Gee, the first line of this story surprises me not at all.
Democrats raise objections to pick
WASHINGTON (CNN)—President Bush on Tuesday nominated U.S. Rep. Porter Goss to lead the CIA, an intelligence agency that has been under fire and under the microscope since the terrorist attacks of September 11, 2001.
"He knows the CIA inside and out," Bush said of Goss, an eight-term Republican congressman from Florida, a former CIA officer, and until Tuesday, the House intelligence chief. "He is the right man to lead this important agency at this critical moment in our nation's history."
Goss's nomination was praised by Republicans, but key Democrats objected to Bush's choice, questioning whether any lawmaker could bring non-partisan objectivity to the post.
And some questioned whether Goss was too close to the CIA to shake things up at the agency, which was the focus of some critical comments in a recent report by the independent 9/11 commission. The agency has also been faulted for its pre-war intelligence on Iraq.
Goss' nomination is subject to Senate confirmation.
My political views are on the left and I've been registered as a Democrat in the past, but I'm beyond sick of Democrats' knee-jerk objections to any nomination (or nearly any other action) by Republicans. It's so reflexive nowadays, always couched in the language that will guarantee a sound-bite or a subhead. These objections may even be real, for all I know. I'm so accustomed to immediate cries of foul, however, that I don't pay much attention once I've heard the news teasers.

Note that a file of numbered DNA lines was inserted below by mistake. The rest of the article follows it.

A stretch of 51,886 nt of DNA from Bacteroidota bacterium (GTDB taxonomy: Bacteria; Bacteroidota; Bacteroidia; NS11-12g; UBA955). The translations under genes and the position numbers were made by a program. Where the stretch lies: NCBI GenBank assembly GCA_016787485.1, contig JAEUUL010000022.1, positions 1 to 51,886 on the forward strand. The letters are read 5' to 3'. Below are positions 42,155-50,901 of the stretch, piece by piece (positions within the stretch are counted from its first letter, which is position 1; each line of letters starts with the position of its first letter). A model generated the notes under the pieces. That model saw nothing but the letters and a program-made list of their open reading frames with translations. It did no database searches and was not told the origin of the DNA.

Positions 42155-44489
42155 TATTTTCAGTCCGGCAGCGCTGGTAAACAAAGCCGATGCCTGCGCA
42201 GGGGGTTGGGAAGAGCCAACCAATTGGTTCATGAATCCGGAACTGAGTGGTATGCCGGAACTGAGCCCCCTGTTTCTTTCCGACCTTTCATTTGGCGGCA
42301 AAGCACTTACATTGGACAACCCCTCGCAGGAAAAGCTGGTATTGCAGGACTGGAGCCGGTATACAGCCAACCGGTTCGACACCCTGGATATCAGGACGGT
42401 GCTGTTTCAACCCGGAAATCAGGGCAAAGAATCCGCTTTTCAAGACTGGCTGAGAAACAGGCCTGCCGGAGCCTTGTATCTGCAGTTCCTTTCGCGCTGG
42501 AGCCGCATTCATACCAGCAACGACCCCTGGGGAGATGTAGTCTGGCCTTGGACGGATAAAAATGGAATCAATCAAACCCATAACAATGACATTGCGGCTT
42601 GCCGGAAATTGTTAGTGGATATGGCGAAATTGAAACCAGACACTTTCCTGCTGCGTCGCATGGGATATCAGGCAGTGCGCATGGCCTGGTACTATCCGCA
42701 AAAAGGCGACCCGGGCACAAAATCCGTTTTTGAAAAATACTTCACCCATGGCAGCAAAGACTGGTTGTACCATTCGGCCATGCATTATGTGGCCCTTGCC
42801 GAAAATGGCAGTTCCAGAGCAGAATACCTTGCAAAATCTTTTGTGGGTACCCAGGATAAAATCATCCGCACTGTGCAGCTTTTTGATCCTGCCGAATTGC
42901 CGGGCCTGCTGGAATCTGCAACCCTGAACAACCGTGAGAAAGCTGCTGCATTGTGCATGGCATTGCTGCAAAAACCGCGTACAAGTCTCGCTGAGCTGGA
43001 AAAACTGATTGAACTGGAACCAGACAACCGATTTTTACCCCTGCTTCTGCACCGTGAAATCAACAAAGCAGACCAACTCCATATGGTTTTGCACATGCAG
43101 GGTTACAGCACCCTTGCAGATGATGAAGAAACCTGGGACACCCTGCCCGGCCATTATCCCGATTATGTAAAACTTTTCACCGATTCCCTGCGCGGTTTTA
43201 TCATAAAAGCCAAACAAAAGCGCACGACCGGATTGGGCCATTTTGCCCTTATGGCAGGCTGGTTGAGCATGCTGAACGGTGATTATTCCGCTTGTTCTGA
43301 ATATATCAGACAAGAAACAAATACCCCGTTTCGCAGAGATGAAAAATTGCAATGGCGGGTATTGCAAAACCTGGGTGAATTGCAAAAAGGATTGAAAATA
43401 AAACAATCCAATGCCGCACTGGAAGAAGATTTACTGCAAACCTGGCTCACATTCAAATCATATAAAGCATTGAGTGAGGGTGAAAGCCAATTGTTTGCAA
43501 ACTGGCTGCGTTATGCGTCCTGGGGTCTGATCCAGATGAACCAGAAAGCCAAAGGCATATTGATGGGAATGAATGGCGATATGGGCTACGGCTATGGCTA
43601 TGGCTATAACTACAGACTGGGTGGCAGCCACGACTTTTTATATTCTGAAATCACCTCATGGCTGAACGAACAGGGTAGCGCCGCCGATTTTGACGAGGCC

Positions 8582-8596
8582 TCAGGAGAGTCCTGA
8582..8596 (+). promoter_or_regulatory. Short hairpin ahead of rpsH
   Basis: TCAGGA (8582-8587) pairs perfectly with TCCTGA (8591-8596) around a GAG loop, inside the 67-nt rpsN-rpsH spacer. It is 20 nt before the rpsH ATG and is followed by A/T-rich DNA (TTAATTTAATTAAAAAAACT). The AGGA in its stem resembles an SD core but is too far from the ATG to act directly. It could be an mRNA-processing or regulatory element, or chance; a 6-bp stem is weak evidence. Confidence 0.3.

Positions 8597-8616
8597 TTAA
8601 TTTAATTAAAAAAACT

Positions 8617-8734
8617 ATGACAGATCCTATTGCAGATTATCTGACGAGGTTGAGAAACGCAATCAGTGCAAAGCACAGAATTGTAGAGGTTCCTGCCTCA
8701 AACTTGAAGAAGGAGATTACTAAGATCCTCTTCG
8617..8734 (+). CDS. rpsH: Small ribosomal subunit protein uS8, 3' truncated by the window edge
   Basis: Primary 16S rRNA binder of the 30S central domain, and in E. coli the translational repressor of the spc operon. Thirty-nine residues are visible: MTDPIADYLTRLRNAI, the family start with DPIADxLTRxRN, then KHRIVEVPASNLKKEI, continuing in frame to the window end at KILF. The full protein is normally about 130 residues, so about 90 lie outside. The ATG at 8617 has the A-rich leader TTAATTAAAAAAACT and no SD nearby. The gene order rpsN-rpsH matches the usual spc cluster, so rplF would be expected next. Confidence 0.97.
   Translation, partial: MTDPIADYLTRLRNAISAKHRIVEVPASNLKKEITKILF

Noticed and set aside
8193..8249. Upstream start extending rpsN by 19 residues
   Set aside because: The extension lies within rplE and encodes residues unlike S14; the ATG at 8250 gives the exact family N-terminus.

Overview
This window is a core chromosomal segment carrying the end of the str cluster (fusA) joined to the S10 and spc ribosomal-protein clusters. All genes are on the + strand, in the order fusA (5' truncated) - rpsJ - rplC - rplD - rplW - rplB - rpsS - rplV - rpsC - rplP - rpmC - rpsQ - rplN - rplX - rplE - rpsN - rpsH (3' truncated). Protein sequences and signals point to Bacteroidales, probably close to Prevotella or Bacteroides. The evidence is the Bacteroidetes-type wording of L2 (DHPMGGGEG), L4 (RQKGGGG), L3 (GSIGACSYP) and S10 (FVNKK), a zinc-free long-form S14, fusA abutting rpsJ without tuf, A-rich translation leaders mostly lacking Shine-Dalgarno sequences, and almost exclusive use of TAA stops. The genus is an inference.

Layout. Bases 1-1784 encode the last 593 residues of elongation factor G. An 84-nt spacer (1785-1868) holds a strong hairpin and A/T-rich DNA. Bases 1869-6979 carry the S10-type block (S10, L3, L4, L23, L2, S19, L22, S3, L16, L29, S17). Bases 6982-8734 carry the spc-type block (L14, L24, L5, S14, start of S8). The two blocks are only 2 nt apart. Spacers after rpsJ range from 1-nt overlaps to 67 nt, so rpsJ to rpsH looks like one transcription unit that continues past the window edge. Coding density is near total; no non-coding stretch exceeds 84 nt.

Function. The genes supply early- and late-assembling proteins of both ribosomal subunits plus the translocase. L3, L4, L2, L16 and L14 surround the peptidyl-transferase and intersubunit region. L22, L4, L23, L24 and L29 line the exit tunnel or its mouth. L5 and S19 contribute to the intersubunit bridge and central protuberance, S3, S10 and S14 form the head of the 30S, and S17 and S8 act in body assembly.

That's unfortunate, because in this case I think the objections may have something to them. Not because Goss is a Republican, however. I don't think anyone who's been chairman of the improbably named House Permanent Select Committee on Intelligence for seven years is the best choice to head the intelligence agency that's most under scrutiny following the September 11, 2001, attacks. I simply don't think any politician is the right person for the job.
Ditto for anyone seeking promotion from within CIA's ranks; those people are already steeped in the institutional arrogance that prevents CIA from sharing its information with other agencies. (Such institutional arrogance is widespread in government, by no means solely a problem at CIA.) It's difficult to imagine anyone who's been at CIA for a long time managing to buck the system and remain connected and visible enough to be selected for the head-honcho post. Usually such people are identified and drummed out of such organizations long before they reach positions of real power.
I haven't even decided my position on the proposed national intelligence director spot recommended by the 9/11 commission. I need to do more reading about Goss and finish the 9/11 report first, so this post is just going to dribble off to nowhere for right now, since I'm done venting about the silly reflexive objections to the nomination.